Automated deep-neural-network surveillance of cranial images for acute neurologic events.
Nat Med. 2018 Aug 13. doi: 10.1038/s41591-018-0147-y. [Epub ahead of print]
Titano JJ1, Badgeley M2, Schefflein J1, Pain M2, Su A1, Cai M1, Swinburne N1, Zech J1, Kim J3, Bederson J2, Mocco J2, Drayer B1, Lehar J4, Cho S2,3, Costa A2, Oermann EK5.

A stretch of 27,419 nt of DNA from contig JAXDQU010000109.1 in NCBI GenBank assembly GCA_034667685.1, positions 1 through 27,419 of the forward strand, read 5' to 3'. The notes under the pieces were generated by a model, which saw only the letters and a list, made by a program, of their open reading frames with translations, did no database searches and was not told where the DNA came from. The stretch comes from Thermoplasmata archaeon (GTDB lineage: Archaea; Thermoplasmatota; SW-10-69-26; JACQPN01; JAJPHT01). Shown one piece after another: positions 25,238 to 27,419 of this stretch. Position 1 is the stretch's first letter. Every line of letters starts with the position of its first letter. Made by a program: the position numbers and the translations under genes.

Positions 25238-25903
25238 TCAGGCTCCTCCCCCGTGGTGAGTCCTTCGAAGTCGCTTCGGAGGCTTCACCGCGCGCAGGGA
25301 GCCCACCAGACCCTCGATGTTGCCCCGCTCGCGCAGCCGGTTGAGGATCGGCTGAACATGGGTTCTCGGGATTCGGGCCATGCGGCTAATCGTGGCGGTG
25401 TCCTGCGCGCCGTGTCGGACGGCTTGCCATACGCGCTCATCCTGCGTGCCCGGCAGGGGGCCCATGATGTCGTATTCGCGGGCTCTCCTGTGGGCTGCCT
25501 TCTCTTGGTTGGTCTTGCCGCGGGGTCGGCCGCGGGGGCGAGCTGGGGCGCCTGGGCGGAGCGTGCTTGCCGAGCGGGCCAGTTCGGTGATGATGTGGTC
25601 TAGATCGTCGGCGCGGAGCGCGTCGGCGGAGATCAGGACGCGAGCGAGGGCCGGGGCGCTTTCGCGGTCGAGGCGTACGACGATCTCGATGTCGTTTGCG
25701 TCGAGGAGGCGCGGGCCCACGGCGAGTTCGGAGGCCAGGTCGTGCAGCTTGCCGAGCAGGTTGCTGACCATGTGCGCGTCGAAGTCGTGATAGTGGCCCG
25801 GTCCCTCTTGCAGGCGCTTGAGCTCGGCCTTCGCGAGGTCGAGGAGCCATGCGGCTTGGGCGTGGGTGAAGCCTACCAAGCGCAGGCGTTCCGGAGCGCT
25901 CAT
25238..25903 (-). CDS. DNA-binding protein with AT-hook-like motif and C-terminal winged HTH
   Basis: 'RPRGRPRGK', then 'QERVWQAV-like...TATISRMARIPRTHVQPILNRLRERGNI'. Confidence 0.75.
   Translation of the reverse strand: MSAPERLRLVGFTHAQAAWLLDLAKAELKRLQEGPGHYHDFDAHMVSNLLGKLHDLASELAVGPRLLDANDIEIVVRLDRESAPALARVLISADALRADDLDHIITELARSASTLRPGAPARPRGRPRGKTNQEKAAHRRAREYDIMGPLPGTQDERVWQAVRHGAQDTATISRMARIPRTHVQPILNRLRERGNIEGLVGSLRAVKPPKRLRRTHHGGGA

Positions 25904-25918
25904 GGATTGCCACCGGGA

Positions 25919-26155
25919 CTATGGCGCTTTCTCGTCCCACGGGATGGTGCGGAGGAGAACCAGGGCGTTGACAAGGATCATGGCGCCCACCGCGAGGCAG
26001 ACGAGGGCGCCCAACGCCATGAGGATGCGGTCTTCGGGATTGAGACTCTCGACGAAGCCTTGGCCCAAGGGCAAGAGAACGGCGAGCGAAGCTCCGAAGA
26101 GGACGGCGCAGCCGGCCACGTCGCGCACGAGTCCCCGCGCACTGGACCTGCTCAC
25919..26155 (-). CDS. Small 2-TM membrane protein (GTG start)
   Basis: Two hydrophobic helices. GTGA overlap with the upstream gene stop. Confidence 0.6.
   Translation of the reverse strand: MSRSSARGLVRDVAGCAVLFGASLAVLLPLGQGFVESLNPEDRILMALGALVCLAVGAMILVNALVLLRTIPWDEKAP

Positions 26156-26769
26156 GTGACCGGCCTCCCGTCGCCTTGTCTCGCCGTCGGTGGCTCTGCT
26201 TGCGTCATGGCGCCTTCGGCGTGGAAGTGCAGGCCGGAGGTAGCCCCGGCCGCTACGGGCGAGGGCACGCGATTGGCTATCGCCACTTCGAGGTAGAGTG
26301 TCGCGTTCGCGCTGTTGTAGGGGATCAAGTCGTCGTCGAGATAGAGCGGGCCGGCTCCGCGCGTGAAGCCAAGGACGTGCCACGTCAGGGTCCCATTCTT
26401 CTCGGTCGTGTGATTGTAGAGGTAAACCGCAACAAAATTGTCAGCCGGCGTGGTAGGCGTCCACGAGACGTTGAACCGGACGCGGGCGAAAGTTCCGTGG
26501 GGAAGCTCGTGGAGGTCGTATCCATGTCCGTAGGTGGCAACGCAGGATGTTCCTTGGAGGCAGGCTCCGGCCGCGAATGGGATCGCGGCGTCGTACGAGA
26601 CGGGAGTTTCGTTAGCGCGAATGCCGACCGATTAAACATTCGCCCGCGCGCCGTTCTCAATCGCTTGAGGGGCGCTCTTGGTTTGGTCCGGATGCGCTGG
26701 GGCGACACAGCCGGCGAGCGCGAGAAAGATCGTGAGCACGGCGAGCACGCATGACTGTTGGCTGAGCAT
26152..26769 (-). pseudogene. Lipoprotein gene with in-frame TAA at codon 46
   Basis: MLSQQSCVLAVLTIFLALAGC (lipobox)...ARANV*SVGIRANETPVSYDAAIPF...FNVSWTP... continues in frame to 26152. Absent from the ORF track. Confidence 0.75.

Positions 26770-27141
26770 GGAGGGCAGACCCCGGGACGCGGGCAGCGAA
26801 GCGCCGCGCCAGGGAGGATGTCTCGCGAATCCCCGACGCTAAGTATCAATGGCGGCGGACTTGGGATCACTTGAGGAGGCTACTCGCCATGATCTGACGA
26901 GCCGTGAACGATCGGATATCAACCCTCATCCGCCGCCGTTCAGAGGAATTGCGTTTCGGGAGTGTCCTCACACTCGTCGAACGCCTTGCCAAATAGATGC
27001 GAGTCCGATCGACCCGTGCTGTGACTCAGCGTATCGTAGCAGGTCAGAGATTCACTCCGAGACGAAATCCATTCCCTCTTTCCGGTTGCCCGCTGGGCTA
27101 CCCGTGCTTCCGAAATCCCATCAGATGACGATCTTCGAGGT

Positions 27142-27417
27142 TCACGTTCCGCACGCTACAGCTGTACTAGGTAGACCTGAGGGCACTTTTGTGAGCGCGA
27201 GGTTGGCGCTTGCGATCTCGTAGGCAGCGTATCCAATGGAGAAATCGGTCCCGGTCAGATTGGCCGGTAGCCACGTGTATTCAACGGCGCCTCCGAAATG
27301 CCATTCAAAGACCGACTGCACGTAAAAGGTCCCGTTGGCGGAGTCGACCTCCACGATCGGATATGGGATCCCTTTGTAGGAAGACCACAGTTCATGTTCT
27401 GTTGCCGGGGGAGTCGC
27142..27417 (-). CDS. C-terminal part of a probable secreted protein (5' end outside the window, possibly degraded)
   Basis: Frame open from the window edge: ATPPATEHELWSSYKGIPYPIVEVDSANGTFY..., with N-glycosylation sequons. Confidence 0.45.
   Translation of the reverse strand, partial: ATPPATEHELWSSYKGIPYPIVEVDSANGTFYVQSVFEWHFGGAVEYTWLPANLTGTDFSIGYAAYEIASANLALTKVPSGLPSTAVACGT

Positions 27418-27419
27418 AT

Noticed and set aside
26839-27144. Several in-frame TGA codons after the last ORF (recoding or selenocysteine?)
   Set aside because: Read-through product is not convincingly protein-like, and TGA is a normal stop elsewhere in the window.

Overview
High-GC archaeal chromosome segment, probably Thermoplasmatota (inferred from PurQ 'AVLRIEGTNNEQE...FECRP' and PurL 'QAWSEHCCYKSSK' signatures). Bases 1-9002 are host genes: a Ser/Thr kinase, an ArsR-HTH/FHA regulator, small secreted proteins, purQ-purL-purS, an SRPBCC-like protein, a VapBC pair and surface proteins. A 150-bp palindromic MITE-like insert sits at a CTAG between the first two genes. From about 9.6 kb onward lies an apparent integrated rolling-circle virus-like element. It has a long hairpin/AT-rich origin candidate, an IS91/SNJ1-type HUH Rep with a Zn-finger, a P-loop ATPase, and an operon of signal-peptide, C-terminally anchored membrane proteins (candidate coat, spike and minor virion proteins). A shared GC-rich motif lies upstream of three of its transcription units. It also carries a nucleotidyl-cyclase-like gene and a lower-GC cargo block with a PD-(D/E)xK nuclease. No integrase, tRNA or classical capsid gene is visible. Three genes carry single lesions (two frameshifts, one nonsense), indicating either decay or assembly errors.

Rapid diagnosis and treatment of acute neurological illnesses such as stroke, hemorrhage, and hydrocephalus are critical to achieving positive outcomes and preserving neurologic function-'time is brain'1-5. Although these disorders are often recognizable by their symptoms, the critical means of their diagnosis is rapid imaging6-10. Computer-aided surveillance of acute neurologic events in cranial imaging has the potential to triage radiology workflow, thus decreasing time to treatment and improving outcomes. Substantial clinical work has focused on computer-assisted diagnosis (CAD), whereas technical work in volumetric image analysis has focused primarily on segmentation. 3D convolutional neural networks (3D-CNNs) have primarily been used for supervised classification on 3D modeling and light detection and ranging (LiDAR) data11-15. Here, we demonstrate a 3D-CNN architecture that performs weakly supervised classification to screen head CT images for acute neurologic events. Features were automatically learned from a clinical radiology dataset comprising 37,236 head CTs and were annotated with a semisupervised natural-language processing (NLP) framework16. We demonstrate the effectiveness of our approach to triage radiology workflow and accelerate the time to diagnosis from minutes to seconds through a randomized, double-blinded, prospective trial in a simulated clinical environment.